1. Having already decided the preliminary question of limitation in favour of the appellant, we have since heard the arguments upon the objection preferred by the intervenors. And upon an examination of the record it appears to us quite clear that the learned Judge below has erred in not affording the intervenors an opportunity of being heard upon this case.
2. It was contended that they were creditors, and that persons in their position were not entitled to appear and support the will. A decision of the Privy Council, in which the subject was touched upon, was cited; but we held on Friday last, having regard to the authorities in this Court, not overruled by their Lordships of the Privy Council, that persons who are purchasers of interests under the will; from the executor, have a right to intervene. Two cases, not cited at the Bar, but mentioned by us this morning, are in point, being cases in the Probate Court in England, in which the present Lord PENZANCE and Sir JAMES HANNEN have laid down the same principle; the one is the case of a purchaser, and the other of a mortgagee. The first is Cross v. Cross 12W.R. (Eng.) 694; 3 Sw. & Tr. 292 and the other is Lindsey v. Lindsay 21 W.R., (Eng.) 272. Nor do we think that the case cited in Lindsey v. Lindsey namely Depit and Chapot v. Delerieleuse 2 Sw. & Tr. 131 is an authority against that proposition, as in Lindsey v. Lindsey the case of Cross v. Cross is relied on. We therefore hold it to be clear that the intervenors had a right to support the will in this case, had a right to be heard, had a right to procure the attendance of witnesses, and appear in the full sense of the term in which a party could appear to support a will. We consider it so none the less, under the circumstances such as are described by the learned Judge at page 82 of the Paper-book, which are in these words: 'Gopi Krishna has all along declined to appear and give evidence in support of his own case. Gagan Chandra Dhar, a most important witness, has been kept back, and in every way Gopi Krishna has been very remiss in the way he has had his case conducted.'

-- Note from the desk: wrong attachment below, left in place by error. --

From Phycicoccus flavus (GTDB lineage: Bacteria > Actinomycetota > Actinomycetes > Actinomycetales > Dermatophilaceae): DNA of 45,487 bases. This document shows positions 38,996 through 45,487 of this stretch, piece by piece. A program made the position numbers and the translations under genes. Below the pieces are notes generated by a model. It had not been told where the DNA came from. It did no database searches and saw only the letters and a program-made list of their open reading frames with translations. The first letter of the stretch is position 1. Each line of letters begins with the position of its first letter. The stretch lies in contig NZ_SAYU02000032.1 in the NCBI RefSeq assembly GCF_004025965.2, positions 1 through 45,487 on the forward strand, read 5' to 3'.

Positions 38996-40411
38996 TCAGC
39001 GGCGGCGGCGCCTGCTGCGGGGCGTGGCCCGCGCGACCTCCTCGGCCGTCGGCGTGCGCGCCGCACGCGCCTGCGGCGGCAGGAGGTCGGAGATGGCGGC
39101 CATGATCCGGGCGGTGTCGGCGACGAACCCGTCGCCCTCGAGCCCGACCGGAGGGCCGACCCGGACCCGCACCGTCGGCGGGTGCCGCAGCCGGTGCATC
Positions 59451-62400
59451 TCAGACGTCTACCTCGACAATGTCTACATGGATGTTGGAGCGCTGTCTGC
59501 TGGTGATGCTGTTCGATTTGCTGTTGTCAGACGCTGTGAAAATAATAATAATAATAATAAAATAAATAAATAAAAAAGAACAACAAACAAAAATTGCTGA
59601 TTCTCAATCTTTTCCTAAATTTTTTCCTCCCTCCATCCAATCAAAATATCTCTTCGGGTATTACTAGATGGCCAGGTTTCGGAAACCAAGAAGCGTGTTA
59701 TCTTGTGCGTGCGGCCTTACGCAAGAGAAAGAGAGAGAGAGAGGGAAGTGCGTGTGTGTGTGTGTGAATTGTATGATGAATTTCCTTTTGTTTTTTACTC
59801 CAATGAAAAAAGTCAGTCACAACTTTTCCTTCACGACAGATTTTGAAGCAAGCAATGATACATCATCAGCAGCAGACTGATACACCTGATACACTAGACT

3. We think, therefore, that we ought not to decide upon the case as it stands before us; although, perhaps, there may be sufficient material to enable us to form a pretty clear opinion upon it. But we think that under the circumstances the intervenors are entitled to have an opportunity of being heard; and the case must therefore go back to the learned Judge to enable them to obtain that hearing which they claimed and were not allowed. They are entitled to call such witnesses as they desire to adduce.
4. We direct that the case shall go back to the Lower Court for trial, in accordance with the directions contained in this order.
5. We think the costs of this appeal ought to abide the result. We remit, and not remand, the case to the Lower Court. The costs in this appeal to be in the discretion of the Lower Court when it decides the case.